City staff is evaluating which requests require council review and which can be handled by other officials, though rezoning requests will remain on the council agenda. (Community Impact Staff)
During a Dec. 13 City Council meeting, council members approved the second reading of an ordinance that will kick-start the city’s efforts to re-evaluate which city processes rise to the level of council action.
“The [council] agendas are getting heavier because we’re a bigger city, and so council asked us back in the summer to take a look at some of these things,” said Christopher Looney, planning and development services director for the city. “It has been noted that some of these processes do not necessarily rise to the level requiring City Council scrutiny.”
While some city processes like rezoning requests are required by law to come before council, other permitting and waiver requests and appeals could be handled by city staff, boards or commissions, Looney said.
During the December meeting, council approved a plan for the planning commission to handle appeals regarding applications for temporary mobile storage units and nonresidential and multifamily design standards.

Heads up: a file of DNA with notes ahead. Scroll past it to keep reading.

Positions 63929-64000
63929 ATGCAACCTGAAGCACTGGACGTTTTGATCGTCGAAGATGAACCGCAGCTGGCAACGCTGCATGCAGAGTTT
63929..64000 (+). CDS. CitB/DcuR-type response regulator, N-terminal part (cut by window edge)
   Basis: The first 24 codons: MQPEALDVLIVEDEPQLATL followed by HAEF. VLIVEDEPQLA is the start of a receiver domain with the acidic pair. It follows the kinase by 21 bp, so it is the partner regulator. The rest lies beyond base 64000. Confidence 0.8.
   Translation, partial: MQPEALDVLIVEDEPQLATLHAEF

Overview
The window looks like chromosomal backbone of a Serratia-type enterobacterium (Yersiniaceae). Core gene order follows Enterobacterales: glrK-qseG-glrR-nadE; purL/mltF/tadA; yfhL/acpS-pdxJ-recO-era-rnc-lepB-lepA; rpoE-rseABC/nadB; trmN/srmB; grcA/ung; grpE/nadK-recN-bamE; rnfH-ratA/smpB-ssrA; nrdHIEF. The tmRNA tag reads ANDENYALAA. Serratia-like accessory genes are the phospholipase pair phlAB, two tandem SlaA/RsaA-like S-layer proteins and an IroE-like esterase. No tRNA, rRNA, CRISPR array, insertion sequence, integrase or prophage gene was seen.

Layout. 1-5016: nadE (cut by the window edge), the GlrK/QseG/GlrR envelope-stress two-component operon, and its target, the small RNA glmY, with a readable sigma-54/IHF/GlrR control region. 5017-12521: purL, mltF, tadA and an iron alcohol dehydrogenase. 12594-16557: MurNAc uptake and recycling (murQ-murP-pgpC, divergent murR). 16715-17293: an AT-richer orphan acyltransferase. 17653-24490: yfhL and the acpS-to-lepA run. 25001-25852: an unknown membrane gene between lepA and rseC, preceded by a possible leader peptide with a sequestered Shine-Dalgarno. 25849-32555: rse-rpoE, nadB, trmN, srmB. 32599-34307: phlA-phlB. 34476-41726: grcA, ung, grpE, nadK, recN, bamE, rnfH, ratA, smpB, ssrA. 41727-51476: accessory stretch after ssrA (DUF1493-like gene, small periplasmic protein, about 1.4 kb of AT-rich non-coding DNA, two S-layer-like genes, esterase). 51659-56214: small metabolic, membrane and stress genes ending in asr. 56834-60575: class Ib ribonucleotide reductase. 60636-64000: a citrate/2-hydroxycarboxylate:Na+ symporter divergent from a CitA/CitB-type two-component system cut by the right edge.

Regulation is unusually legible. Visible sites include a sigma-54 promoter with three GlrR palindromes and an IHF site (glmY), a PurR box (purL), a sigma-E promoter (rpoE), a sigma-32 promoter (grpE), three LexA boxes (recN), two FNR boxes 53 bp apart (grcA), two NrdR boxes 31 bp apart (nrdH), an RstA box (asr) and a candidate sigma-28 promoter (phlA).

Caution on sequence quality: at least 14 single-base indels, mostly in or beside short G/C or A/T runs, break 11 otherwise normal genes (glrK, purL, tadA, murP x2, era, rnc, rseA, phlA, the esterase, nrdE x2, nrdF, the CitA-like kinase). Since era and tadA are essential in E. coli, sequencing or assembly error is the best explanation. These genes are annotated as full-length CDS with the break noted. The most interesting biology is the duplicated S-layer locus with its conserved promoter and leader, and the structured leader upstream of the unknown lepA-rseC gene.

In 2012, the authority to approve block length waivers, alternative pedestrian plans and sidewalk waivers was moved from the planning commission to council, Looney said.
City staff will now have the authority to approve these items, and denied requests will be appealed to the planning commission, and the sidewalk waiver fee has been reduced as a result of the change, he said.
The zoning board of adjustment will handle off-site parking plans and temporary vendor permits.
“We do anticipate a lot more similar items like these coming before planning commission and City Council through the unified development plan project, but this is really a great starting point to try to streamline a lot of processes,” Looney said.
Ultimately, the goal of the effort is to reduce wait times for individuals and developers seeking waivers and plan approvals while maintaining the proper appeals processes for denied requests.
“It helps make the development process faster, and it makes people hopefully happier to get their permits a lot easier,” Looney said. “But there’s obviously always still relief in terms of appeals.”